Be that as it may, there is a sequel to the old slogan which is certainly timely: Don't mess with the long-revered political documents upon which our society has always depended for its sense of common purpose, chief among them the Constitution.
Our society is today suffering from a very deep and very substantive moral and political divide. If, under the circumstances, we tamper recklessly with the political documents that have served to unite us for 230 years, we risk opening a chasm in our political life which could easily grow so wide and so contentious that we may not have enough of a shared sense of history and purpose to heal the breach and prevent social disintegration of the gravest kind.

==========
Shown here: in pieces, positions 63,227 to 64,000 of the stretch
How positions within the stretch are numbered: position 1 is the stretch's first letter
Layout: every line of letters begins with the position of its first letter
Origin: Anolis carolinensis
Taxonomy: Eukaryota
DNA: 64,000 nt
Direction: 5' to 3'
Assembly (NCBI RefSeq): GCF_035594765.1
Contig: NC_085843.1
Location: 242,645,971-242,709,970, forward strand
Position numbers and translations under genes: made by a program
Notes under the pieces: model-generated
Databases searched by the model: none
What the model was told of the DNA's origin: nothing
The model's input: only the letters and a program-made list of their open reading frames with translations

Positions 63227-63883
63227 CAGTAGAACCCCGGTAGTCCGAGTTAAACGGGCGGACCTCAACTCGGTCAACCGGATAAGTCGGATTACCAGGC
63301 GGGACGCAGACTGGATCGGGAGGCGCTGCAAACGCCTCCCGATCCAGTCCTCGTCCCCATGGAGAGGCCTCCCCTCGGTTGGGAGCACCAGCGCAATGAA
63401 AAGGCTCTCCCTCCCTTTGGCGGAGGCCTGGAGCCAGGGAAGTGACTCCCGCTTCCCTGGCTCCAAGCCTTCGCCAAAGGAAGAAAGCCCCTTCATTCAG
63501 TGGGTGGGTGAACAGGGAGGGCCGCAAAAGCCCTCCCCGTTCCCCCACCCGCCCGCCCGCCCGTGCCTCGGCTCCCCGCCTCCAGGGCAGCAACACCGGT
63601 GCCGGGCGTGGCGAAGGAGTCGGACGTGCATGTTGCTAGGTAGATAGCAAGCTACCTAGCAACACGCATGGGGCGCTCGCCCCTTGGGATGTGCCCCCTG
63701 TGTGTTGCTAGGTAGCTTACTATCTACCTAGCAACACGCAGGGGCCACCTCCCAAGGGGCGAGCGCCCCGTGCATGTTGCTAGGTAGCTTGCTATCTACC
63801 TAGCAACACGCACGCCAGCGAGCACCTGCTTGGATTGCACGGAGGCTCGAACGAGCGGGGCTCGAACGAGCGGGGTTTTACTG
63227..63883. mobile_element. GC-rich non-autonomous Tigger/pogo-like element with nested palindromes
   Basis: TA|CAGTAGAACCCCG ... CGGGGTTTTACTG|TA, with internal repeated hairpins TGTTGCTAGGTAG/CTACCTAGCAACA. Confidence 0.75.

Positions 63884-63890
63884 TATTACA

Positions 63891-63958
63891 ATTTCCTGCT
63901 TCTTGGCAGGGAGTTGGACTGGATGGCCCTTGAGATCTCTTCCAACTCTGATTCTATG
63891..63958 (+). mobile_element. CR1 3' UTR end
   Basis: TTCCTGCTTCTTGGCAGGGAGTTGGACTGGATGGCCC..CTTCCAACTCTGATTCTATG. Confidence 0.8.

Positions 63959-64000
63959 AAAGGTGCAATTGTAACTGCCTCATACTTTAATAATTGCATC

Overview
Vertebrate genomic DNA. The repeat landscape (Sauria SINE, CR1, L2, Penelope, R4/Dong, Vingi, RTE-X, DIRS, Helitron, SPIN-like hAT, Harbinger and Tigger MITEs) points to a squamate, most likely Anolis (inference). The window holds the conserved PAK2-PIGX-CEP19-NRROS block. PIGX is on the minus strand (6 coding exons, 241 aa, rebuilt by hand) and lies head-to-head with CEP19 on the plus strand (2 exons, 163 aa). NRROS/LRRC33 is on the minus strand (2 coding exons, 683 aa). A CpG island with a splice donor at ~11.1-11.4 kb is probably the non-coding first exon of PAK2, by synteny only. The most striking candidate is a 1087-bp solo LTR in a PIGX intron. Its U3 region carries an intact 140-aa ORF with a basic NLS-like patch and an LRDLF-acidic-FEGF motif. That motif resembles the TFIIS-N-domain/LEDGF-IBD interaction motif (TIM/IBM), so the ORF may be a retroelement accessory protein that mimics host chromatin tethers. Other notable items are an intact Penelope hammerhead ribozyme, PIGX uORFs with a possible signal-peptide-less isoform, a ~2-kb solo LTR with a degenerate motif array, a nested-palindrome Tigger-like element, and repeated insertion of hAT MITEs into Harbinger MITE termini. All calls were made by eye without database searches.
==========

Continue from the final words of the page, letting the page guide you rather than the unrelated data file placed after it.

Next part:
With that in mind, here's a reminder from Jonah Goldberg, editor-at-large of National Review Online and a visiting fellow at the American Enterprise Institute:
The Constitution is not a coupon insert in your local paper, brimming with all sorts of giveaways and two-for-one deals. The Constitution and the Bill of Rights delineate what the government cannot do, not what it can. What was so fantastic and revolutionary about that is that for the first time in history, a nation was founded on the proposition that the government should mind its own business. Believing that doesn’t make you a fascist, it makes you a patriot. (my italic emphasis)